Lou Costello

Highest Rated: 100% Hold That Ghost (1941)
Birthday: Mar 6, 1906
Birthplace: Not Available
American comedian Lou Costello wasn't the most scholarly of lads growing up in Paterson, New Jersey, although he excelled in baseball and basketball. He won an athletic scholarship to Cornwall-on-Hudson Military School, but left before graduation to try a performing career. Reasoning that there'd be a lot of work for a top athlete in Hollywood, Lou travelled westward, but was only able to secure stunt-man work, specializing in the sort of spectacular falls that he'd still be staging during his later starring career. Tired of working anonymously in Hollywood, Costello decided to give stage work a try, and by the mid '30s he'd achieved minor prominence as a burlesque comedian. What he needed was the right straight man, and that man was Bud Abbott, with whom Lou teamed in 1936. Abbott was satisfied in burlesque, but Costello had bigger ambitions; it was he who actively promoted the team into radio and Broadway. In 1940, Lou finally realized his life's ambition to be a movie star when he and Abbott were signed by Universal Pictures. The team's second feature, Buck Privates, launched an amazingly durable film career; for the next ten years, Abbott and Costello were Hollywood's biggest moneymaking team. Though no pushover in real life, Lou became world famous for his portrayal of the hapless, trodden-upon patsy of the conniving, bullying Abbott; his plaintive "I'm a ba-a-ad boy" became a national catchphrase. A serious 1942 bout with rheumatic fever kept Lou out of radio and films for a full year. On the day of his professional return in 1943, an appalling tragedy struck Costello; his infant son drowned in the family's backyard swimming pool. Waving off mourners, Lou performed his comeback radio show that evening on schedule, as funny as ever, and broke down the minute the show signed off, while a visibly shaken Bud Abbott explained the situation to the studio audience. Lou was never quite the same after that, though his career flourished, surviving the occasional falling out with Bud Abbott and unprofitable attempts to change his screen image in such films as Little Giant and The Time of Their Lives (1946). Seldom making a professional misstep -- he moved from films to TV and back again with enormous success. Costello broke up permanently with Bud Abbott in 1956. His solo dates in nightclubs and television were satisfactory, and a starring appearance as a single in The Thirty Foot Bride of Candy Rock (1959) wasn't the disaster it might have been, but Lou Costello was basically unhappy going it alone. Still, he was thriving in show business and seemingly had a rosy future ahead of him in early 1959; sadly, in March of that year Lou Costello lost his lifelong battle with his rheumatic heart and died three days before his 53rd birthday.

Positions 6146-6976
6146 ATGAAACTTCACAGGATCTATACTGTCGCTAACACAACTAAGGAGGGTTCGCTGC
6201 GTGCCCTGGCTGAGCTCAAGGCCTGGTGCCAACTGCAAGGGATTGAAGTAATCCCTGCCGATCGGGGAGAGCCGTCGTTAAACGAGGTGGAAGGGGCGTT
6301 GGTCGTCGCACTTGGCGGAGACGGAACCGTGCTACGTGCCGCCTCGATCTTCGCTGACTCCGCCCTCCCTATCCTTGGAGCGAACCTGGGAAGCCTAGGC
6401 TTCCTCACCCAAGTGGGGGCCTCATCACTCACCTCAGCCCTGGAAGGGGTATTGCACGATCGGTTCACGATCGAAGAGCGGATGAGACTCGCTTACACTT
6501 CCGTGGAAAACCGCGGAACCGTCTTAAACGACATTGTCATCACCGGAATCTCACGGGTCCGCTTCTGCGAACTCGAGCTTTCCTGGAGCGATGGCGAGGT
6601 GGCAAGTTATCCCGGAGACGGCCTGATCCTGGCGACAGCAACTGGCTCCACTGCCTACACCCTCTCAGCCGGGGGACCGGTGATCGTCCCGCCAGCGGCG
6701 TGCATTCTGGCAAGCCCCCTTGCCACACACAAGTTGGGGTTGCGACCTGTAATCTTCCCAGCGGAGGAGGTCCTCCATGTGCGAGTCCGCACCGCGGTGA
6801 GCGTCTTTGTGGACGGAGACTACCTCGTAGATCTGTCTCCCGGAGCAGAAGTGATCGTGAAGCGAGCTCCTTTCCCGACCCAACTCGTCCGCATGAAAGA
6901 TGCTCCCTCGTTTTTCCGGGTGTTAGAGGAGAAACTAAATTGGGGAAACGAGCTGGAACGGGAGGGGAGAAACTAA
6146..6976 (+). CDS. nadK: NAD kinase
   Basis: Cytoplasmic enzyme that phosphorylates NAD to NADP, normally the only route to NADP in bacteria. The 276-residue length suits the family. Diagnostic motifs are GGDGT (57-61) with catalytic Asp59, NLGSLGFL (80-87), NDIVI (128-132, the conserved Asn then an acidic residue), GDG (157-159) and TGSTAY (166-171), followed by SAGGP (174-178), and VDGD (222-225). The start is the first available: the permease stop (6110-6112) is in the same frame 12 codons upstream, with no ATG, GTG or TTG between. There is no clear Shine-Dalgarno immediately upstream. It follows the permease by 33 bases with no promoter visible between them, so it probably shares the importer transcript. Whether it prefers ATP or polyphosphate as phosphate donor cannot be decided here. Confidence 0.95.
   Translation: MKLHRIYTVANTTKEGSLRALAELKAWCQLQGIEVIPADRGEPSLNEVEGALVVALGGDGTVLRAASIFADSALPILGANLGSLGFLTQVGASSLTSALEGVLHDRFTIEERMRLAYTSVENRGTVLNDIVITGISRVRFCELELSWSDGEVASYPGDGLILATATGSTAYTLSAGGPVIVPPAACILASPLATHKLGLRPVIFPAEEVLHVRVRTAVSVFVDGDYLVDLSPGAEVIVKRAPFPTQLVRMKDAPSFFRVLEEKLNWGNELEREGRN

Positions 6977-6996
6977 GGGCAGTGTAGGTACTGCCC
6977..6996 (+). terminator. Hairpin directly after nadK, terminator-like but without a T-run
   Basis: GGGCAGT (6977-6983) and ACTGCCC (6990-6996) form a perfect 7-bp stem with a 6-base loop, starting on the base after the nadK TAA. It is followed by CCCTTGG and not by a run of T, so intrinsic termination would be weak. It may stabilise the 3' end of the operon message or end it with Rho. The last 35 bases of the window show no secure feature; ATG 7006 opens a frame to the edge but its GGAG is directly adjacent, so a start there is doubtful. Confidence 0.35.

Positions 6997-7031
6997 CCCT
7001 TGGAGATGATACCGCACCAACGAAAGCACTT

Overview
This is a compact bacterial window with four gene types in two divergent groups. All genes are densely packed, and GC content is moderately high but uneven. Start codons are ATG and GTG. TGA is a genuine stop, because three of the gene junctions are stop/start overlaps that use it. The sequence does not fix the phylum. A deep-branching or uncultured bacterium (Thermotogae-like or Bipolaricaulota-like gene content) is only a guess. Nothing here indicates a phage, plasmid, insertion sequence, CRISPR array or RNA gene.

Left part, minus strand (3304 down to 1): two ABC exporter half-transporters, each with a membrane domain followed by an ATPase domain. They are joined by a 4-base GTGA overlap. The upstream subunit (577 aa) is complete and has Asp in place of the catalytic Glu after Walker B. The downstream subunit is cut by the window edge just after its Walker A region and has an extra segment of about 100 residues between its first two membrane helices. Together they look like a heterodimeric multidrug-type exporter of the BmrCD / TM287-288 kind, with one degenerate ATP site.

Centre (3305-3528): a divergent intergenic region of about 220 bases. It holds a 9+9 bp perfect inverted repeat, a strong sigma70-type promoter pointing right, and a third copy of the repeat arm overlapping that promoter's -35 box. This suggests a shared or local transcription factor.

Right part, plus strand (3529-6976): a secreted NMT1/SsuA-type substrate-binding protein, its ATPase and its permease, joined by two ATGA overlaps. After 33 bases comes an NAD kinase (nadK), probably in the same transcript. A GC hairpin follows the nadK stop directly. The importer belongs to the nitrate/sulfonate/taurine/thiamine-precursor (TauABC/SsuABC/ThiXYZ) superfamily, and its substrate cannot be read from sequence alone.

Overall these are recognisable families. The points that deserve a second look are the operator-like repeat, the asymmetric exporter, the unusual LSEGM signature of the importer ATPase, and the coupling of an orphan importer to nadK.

Highest Rated Movies

Filmography

MOVIES

CREDIT
No Score Yet Abbott and Costello in the Movies Actor 2002
No Score Yet Bud Abbott and Lou Costello in Hollywood (Abbott and Costello in Hollywood ) Actor 2000
38% Into the Night Wilbur 1985
No Score Yet The 30 Foot Bride of Candy Rock Artie Pinsetter 1959
No Score Yet Dance With Me, Henry! Lou Henry 1956
27% Abbott and Costello Meet the Mummy Freddie Franklin 1955
No Score Yet Abbott and Costello Meet the Keystone Kops Willie 'Tubby' Piper 1955
63% Abbott and Costello Meet Dr. Jekyll and Mr. Hyde Tubby 1953
33% Abbott and Costello Go to Mars Orville 1953
No Score Yet Abbott and Costello Meet Captain Kidd Captain 'Puddin' 1952
No Score Yet Lost in Alaska George Bell 1952
43% Jack and the Beanstalk Jack/Jack Strong Producer 1952
No Score Yet Comin' Round the Mountain Wilbert Smith 1951
80% Abbott and Costello Meet the Invisible Man Lou Francis 1951
No Score Yet Abbott and Costello in the Foreign Legion Lou Hotchkiss 1950
No Score Yet Abbott and Costello Meet the Killer, Boris Karloff Freddie Phillips 1949
60% Africa Screams Stanley Livington 1949
No Score Yet Mexican Hayride Joe Bascom, Humphrey Fish 1948
88% Abbott and Costello Meet Frankenstein Wilbur Grey 1948
No Score Yet The Noose Hangs High Homer Hinchcliffe 1948
No Score Yet The Wistful Widow of Wagon Gap Chester Wooley 1947
No Score Yet Buck Privates Come Home Herbie Brown 1947
No Score Yet Little Giant Benny Miller 1946
No Score Yet The Time of Their Lives (The Ghost Steps Out) Horatio Prim 1946
No Score Yet Abbott and Costello in Hollywood Abercrombie 1945
No Score Yet The Naughty Nineties Sebastian Dinwiddle 1945
No Score Yet Here Come the Co-eds Oliver Quackenbush 1945
No Score Yet Lost in a Harem Harvey Garvey 1944
No Score Yet In Society Albert Mansfield 1944
No Score Yet Hit the Ice Weejie 'Tubby' McCoy 1943
No Score Yet It Ain't Hay Wilbur Hoolihan 1943
No Score Yet Who Done It? Mervin Q. Milgram / Voice of Himself on Radio 1942
No Score Yet Pardon My Sarong Wellington P Flug / aka Moola 1942
No Score Yet Rio Rita Wishy 1942
No Score Yet Ride 'em Cowboy Willoughby 1942
No Score Yet Keep 'em Flying Heathcliff 1941
No Score Yet In the Navy Pomeroy Watson 1941
No Score Yet Buck Privates Herbie Brown 1941
100% Hold That Ghost Ferdinand Jones 1941
No Score Yet One Night in the Tropics Costello 1940
No Score Yet Abbott And Costello : Sell Thru Actor 1932
No Score Yet Bardelys the Magnificent Extra 1926

TV

CREDIT
No Score Yet The Abbott and Costello Show
1951-1952
Himself
  • 2019
  • 1953
  • 1952
  • 1951

QUOTES FROM Lou Costello CHARACTERS